News: Rabbi Lionel Blue memorial address

The former chaplain of Grey College, The Revd Canon Dr David Kennedy, gave a moving address at the memorial service of Rabbi Lionel Blue, who died earlier this year. The text of his address follows.

I feel deeply honoured to have this opportunity to speak of Rabbi Lionel Blue who, for fifteen years, was so much a part of the life of Grey College and Durham University.

Lionel’s membership of Grey was down to one man, his friend Henry Dyson. Henry brought many distinguished people into the life of this College – we are surrounded by Thetis Blacker’s work in this Chapel – and it was through Henry that Lionel first came to Grey with his partner Jim, when Victor Watts was Master. Most summer terms would find them here among us. They loved living in their flat in Grey and we so grateful to Karen our Bursar for enabling this, and what a blessing they were to us.

I first met Henry and Lionel on my very first day as Chaplain of this College in 2001. I was in the vestry, robing for my first service. Henry knocked on the door, introduced himself, and informed me that in the congregation would be Rabbi Lionel and another distinguished Rabbi from the United States. It was Eastertide and I’d prepared a booklet for the Eucharist. It was full of Passover imagery from a Christian perspective and I was terrified it would cause offence. At communion time, Lionel and his colleague came forward. I knew they wouldn’t be receiving communion, but we have a tradition of giving a blessing. I kind of panicked – what should I say? A Christological blessing would be unthinkable – I know, I’ll use the Jewish priestly blessing, but, help, can I as a Christian priest do that? By that time, Lionel was before me, so I extended my hand and said, ‘Rabbi Blue, may the Lord bless you and keep you’. Lionel looked up, smiled, and said ‘Thank you very much.’ I’d needn’t have worried, because here was the greatest affirmation I could ever have received, and I have to say, that the welcome Janet, I and of course our six year old daughter Claire, received that night, showed what an extraordinary community we had joined.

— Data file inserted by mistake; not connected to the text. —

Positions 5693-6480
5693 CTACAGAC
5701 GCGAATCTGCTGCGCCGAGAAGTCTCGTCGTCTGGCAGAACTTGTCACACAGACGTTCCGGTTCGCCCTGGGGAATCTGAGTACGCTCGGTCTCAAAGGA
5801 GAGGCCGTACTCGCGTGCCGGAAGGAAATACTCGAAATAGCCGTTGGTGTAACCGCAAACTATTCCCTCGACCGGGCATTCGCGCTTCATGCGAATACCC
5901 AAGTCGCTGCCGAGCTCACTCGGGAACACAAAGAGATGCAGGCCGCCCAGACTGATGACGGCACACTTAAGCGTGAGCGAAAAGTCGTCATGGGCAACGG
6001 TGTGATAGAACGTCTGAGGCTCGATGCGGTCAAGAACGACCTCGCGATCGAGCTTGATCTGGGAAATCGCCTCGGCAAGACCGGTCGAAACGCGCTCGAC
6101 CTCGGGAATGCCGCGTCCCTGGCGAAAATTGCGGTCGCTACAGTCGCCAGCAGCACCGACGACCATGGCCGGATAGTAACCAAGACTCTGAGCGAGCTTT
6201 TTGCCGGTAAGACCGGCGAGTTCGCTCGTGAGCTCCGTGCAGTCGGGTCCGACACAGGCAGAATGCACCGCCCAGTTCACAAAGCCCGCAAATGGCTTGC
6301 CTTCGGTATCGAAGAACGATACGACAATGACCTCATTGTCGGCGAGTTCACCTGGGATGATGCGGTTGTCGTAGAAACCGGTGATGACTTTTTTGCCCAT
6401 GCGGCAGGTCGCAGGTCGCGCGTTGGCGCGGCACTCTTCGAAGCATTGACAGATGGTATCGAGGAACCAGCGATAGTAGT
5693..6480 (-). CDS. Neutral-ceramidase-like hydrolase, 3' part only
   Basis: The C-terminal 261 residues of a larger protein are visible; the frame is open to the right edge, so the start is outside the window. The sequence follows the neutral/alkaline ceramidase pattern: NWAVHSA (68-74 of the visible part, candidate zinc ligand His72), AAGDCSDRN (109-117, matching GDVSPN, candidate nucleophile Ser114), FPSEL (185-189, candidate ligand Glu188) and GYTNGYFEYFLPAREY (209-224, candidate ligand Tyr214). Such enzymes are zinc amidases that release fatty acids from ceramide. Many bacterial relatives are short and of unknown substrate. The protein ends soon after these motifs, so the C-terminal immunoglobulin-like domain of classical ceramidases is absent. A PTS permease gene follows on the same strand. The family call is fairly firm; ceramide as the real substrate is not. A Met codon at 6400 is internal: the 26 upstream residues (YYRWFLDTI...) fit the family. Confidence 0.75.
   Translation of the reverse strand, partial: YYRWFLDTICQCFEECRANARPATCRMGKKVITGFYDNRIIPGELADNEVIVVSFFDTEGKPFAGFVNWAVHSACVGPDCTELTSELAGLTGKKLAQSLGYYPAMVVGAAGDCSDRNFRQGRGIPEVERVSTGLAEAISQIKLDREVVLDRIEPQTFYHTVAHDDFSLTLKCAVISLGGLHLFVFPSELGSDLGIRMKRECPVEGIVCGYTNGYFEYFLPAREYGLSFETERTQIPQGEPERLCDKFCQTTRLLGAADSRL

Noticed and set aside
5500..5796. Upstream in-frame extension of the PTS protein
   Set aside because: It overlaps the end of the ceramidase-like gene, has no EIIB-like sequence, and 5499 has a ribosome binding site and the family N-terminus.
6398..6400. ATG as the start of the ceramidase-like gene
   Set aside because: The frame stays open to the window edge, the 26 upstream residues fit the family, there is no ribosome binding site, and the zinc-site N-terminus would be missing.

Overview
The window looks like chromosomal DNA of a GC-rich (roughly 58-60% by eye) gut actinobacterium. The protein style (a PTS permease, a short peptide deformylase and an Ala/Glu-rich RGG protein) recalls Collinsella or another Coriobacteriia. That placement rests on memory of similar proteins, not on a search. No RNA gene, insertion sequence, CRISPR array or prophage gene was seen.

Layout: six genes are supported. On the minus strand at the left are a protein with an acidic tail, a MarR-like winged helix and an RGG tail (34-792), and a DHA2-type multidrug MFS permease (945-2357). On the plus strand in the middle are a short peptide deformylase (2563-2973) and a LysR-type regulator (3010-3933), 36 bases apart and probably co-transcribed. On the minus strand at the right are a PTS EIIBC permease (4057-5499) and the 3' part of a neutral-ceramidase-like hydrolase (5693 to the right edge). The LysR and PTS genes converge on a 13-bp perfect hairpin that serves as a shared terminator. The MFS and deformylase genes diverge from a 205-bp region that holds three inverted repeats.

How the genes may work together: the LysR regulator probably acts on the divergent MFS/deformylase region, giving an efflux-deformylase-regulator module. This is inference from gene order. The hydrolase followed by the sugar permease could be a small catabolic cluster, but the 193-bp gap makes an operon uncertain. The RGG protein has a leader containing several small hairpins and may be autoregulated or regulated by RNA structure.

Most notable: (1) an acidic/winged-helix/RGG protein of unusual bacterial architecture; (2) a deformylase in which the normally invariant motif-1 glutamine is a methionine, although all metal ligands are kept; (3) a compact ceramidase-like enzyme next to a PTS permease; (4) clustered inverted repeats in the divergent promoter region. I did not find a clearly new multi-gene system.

Over drinks that evening, we had – well, it must have been two hours of brilliant discussion with the group of students present. And I have to say, that in their terms of residency each year and on other visits, Lionel and Jim worshipped with us on Thursdays, and on Sundays, they would often come down to the Cathedral for the 11.15 service. Lionel said he liked our short services, and he loved the after service drinks and discussion and we loved to have him among us. Here was the true spirit of ecumenism, which arose from a conviction that we all worship the same God, and seek authentic not false religion. He often quoted the words an old Rabbi had told him, ‘Judaism is your religious home and not your religious prison’. And he believed and taught that religion at its best should lead to open-mindedness, tolerance, compassion and actively working to mend the world. At its worst it leads to bigotry, self-righteousness, and if unchecked, persecution.